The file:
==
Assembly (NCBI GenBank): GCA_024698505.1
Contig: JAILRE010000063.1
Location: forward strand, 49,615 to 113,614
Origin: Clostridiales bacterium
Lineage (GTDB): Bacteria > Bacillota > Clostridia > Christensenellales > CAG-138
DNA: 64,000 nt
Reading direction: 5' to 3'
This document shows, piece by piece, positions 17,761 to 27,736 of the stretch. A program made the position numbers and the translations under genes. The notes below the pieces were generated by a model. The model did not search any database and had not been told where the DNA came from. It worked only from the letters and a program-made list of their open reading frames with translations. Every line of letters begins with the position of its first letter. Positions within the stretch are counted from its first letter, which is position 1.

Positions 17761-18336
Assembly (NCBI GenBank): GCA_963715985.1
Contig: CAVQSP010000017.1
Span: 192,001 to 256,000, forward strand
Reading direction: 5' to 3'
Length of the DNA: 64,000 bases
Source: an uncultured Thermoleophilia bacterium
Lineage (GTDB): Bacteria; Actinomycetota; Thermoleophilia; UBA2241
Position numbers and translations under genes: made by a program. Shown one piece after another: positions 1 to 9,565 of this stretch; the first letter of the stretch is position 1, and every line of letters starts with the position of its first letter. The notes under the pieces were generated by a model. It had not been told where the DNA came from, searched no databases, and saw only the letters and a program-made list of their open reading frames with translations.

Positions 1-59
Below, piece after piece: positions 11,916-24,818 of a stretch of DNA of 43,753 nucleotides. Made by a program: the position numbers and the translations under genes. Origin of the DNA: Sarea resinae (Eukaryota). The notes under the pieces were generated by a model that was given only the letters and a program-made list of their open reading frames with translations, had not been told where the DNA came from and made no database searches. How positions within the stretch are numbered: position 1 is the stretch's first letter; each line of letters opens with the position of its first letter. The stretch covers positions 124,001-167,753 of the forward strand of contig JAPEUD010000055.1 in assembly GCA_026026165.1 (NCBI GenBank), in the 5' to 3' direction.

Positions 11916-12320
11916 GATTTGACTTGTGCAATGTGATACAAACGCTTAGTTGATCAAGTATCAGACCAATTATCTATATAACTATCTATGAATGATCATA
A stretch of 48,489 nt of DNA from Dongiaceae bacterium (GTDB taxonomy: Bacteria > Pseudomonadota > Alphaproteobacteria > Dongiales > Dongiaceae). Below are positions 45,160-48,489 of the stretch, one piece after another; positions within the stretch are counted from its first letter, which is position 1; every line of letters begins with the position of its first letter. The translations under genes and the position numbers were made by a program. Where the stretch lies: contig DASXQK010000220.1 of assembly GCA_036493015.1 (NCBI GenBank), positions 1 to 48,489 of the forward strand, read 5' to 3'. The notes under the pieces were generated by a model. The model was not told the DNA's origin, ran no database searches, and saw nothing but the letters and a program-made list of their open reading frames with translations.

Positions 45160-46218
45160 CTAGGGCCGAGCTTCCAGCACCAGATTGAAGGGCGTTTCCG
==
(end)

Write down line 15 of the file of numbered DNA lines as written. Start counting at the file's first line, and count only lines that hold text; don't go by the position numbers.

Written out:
Source: an uncultured Thermoleophilia bacterium